Everyone has an Opinion. Opinions are Not the Same as Informed Knowledge

Everyone has an Opinion. Opinions are Not the Same as Informed Knowledge

One of the biggest challenges to attaining Guideline 1—intellectual humility—is the emphasis placed in mainstream culture on the value of opinion. Mainstream culture has normalized the idea that because everyone has an opinion, all opinions are equally valid. For example, local news and radio shows regularly invite callers to share their opinions about questions ranging from “Do you think so-and-so is guilty?” to “Should immigration be restricted?” Reality shows invite us to vote on the best


singer or dancer, implying that our opinions are equal to the opinions of professional dancers, singers, choreographers, and producers. While we might have an informed opinion, our response certainly does not depend on one. Thus we can easily be fooled into confusing opinion (which everyone has) with informed knowledge (which few have without ongoing practice and study).

Because of this socialization, many of us unwittingly bring the expectation for opinion-sharing into the academic classroom. However, in academia, opinion is the weakest form of intellectual engagement. When our comprehension is low and critical thinking skills underdeveloped, expressing our opinion is the easiest response. All of us hold opinions on a topic before we enter a course (as our astronomy student did), and these opinions don’t require us to understand the issues or engage with the course readings at all. Therefore, expressing our opinions simply rehearses what we already think and doesn’t require us to expand, question, or go beneath our ideas. If we aren’t interested in reading what we have been assigned, or do not understand what we have read, the easiest thing to do is to point to a passage in the text and give a personal opinion about it (e.g., “I loved it when the author said that men dominate because it reminded me of an experience I had….”), or use it to reject the reading out of hand (e.g., “The author said White people have privilege. I totally disagree with that because I know someone who didn’t get a job because he’s White!”).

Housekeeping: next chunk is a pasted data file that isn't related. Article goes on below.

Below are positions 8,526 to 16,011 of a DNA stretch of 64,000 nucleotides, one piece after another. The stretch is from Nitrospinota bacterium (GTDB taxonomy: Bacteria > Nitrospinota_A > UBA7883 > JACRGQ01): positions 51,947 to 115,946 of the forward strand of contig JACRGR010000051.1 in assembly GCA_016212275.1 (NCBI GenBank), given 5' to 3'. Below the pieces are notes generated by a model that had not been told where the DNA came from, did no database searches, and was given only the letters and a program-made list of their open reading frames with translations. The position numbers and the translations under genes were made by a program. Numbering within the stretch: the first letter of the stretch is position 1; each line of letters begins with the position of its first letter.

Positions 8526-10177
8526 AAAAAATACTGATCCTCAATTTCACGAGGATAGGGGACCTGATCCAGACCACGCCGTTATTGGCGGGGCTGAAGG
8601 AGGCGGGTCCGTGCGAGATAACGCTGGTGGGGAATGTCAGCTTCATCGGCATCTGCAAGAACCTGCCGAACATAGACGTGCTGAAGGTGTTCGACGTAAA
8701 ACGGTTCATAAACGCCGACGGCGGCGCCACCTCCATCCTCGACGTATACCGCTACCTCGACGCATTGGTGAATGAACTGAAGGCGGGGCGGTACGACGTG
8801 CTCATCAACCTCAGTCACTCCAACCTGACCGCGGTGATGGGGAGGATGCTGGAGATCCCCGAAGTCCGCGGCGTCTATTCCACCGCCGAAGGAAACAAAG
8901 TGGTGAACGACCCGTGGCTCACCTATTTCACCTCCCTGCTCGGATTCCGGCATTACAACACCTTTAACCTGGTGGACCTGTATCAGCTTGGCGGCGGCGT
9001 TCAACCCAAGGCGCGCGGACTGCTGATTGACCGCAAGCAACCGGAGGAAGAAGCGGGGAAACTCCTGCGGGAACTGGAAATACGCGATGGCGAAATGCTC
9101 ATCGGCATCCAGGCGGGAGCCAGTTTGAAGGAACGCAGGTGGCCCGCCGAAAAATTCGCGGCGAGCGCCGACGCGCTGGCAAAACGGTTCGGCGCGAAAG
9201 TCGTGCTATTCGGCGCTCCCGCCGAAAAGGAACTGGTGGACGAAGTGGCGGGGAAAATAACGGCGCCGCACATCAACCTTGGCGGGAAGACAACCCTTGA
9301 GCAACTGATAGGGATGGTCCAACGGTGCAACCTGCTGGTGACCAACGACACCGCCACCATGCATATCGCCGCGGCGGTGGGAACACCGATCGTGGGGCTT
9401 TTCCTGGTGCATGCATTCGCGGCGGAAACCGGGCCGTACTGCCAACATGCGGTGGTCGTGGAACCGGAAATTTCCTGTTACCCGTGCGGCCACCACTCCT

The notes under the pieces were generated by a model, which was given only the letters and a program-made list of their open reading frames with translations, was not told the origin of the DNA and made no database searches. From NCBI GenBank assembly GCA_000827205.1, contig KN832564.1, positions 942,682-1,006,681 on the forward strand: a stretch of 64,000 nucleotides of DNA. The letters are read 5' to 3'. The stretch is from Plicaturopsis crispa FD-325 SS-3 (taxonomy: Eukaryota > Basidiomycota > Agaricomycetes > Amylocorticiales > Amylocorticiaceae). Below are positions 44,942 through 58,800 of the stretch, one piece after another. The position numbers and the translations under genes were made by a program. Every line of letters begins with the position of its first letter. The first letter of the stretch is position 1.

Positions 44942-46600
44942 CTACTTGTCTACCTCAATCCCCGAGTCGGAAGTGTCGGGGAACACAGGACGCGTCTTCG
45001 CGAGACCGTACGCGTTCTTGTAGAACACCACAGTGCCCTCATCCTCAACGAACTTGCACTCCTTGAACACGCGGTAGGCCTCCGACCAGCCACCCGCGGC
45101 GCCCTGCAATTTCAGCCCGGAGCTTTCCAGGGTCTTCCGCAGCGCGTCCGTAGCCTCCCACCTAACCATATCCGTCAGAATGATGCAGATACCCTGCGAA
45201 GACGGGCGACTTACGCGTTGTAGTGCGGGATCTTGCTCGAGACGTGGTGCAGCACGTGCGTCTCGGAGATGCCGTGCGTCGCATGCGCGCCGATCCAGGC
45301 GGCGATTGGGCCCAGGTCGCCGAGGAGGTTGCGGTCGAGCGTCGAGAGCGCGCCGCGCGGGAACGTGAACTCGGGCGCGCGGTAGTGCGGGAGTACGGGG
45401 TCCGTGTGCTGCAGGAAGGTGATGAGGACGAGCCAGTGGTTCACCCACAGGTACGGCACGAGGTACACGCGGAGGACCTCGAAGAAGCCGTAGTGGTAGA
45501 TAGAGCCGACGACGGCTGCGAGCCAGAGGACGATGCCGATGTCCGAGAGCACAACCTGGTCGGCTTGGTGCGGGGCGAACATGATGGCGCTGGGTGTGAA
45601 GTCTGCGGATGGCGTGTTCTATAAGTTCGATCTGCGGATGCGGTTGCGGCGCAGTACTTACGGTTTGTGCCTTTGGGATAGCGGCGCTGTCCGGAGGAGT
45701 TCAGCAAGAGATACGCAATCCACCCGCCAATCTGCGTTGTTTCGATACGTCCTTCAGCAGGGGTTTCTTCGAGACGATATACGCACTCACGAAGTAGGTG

When we make claims based on anecdotal evidence with regard to the concepts studied—for example claiming, “Now there is reverse racism” — we are in effect expressing an opinion that is not supported by scholarly evidence. We would not use opinion in astronomy class and believe it unlikely that a student arguing that she or he disagrees with Stephen Hawking on a matter of astronomy would have her or his position taken seriously, much less feel free to make such a claim to begin with. Yet in the social justice classroom, scholars such as Peggy McIntosh, Michel Foucault, and Beverly Tatum are regularly disagreed with well before comprehension of their work is mastered. Consider how our astronomy student’s understanding of planets—as well as his understanding of science as an ever-evolving field—could deepen if he was able to engage with current theories about what constitutes a planet. Unfortunately, our hypothetical student’s attachment to his previously held beliefs precludes this possibility.